Conservatism may certainly play a role in this evaluation, but substantially on a rational basis. Innovations could be diffused, no doubt, but they do not in themselves explain change. Sometimes innovations only work partially, and they are modified according to -well, not tradition then, but rather to the conditions of their usage. For acceptance of an innovation is needed both receptivity at the right moment and suitable socioeconomic conditions. In history ship building has developed by leaps in a way that must have had a total economic as well as cultural shift of paradigm as its foundation (Westerdahl 1992, 1994a, 1995, cf Varenius 1992, Bill 1995: 202). Due to lack of space I will deal with the important political factors in a later contribution.
Maritime enclaves / niches
This concept has more to do with the social origins of shipping and shipbuilding or -if you like- with the social aspect of the maritime cultural landscape.
These enclaves/ niches are areas outside of the towns with permanent settlements, where a large majority (up to 80 %) of the inhabitants are engaged in maritime activities and where maritime cultural experience and tradition have been accumulated from generation to generation. Fishing is their primary activity. Their character is clearly indicated by comparisons with other neighbouring areas which display quite another structure. Very probably their full development in shipping presuppose urban contractors, i.e. they come into existence in the North mainly during the High Middle Ages.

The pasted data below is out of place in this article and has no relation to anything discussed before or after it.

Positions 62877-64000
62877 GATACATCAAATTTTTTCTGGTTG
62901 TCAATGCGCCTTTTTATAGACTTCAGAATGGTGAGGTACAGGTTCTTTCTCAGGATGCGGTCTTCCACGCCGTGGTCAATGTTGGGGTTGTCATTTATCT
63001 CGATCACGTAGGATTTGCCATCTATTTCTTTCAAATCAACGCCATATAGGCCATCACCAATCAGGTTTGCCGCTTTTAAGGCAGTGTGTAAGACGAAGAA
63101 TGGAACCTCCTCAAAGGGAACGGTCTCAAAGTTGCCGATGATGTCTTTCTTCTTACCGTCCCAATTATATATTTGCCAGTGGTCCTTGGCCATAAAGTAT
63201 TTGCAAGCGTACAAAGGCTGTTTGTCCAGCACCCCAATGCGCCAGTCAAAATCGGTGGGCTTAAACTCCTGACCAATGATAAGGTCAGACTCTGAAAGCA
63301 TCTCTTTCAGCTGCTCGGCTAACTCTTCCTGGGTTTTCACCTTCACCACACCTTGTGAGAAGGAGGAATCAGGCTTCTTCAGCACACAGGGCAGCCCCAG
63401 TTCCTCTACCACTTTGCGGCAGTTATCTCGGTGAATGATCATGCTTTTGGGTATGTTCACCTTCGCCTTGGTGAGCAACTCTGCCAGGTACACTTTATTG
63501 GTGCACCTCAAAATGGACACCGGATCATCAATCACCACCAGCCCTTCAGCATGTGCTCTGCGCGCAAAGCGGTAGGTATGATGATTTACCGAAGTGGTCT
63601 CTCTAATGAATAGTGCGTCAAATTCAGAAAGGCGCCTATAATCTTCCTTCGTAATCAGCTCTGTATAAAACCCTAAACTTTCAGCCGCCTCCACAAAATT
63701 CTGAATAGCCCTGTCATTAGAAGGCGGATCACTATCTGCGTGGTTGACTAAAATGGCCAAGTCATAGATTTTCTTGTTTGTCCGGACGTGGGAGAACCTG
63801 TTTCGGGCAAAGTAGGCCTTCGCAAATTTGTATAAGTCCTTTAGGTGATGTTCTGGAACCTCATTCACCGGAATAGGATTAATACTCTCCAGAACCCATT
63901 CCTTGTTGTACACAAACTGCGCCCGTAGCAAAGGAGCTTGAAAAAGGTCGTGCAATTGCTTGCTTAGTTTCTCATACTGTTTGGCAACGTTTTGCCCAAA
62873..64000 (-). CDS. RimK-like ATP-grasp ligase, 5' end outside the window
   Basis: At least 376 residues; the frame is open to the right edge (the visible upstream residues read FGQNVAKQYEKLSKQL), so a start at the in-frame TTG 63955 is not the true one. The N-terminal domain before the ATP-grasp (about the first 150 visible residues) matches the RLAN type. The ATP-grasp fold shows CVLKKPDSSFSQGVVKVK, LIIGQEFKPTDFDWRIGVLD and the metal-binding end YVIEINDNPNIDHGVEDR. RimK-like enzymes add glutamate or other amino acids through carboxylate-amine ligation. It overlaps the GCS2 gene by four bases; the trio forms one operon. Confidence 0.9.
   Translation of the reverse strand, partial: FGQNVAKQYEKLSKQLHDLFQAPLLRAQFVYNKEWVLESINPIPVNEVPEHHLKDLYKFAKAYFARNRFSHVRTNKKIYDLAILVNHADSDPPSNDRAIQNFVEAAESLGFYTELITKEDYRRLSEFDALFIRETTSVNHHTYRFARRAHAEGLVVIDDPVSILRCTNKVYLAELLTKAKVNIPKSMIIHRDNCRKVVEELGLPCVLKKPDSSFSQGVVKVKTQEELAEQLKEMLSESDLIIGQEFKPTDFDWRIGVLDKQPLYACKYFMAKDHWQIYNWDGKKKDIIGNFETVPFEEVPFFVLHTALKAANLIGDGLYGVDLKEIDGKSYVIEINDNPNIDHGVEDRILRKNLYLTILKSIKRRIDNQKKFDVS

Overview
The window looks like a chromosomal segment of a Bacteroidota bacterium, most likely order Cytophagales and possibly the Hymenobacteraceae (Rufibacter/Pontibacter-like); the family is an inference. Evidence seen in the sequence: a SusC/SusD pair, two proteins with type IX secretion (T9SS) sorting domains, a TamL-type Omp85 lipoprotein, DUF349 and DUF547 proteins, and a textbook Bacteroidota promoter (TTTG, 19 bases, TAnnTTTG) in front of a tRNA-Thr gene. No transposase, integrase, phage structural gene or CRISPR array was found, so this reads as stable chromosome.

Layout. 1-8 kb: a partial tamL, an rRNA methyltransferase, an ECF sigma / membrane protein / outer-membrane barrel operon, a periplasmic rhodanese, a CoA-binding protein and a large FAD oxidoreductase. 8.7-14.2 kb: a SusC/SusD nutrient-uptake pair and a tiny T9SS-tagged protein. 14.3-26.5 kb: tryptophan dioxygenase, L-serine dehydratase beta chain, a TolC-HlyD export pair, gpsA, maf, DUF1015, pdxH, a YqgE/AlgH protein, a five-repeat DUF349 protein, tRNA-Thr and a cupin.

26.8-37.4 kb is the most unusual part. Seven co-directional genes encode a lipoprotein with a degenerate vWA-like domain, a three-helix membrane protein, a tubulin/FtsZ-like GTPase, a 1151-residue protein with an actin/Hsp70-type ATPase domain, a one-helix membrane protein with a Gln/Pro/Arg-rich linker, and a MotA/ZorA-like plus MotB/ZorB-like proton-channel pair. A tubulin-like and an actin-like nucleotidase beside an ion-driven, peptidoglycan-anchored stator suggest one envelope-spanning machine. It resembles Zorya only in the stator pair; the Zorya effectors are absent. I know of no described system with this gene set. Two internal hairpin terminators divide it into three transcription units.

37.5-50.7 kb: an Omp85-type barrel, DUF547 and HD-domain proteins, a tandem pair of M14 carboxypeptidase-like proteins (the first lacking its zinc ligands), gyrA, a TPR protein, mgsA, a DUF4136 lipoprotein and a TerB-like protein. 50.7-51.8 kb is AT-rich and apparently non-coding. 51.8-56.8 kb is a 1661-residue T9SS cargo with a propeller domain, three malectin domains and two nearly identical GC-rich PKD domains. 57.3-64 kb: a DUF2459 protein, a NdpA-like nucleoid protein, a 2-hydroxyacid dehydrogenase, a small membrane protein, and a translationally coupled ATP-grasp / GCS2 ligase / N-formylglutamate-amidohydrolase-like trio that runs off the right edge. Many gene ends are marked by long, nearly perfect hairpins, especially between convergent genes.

There are also found transport enclaves of approximately the same character along inland waterways. Before the Trollhätte canal (finished in 1800) 900 horses called edsmärrar with their drivers employed curious hauling gear basically for iron cargoes on Edsvägen, the Isthmus Road, between Lake Vänern and the Göta älv river, illustrated in a drawing by Linnaeus in 1746. Several such long portages in Russia during the Middle Ages are known (e. g. in Kerner 1946). The barge-handling families of central Europe are mobile, but certainly have had the same tendency to gather in larger colonies. Even floating timber (on rafts) would produce concentrations (cf Unterrodach in Frankenwald, Germany, according to Piot/ Schweizer 1985). Such enclaves connected to land roads were particularly common before the railways, in a case with which I am particularly familiar a number of agrarian parishes in N. Västergötland, effecting cargo traffic between Stockholm and Gothenburg (Carlsson 1956: 165).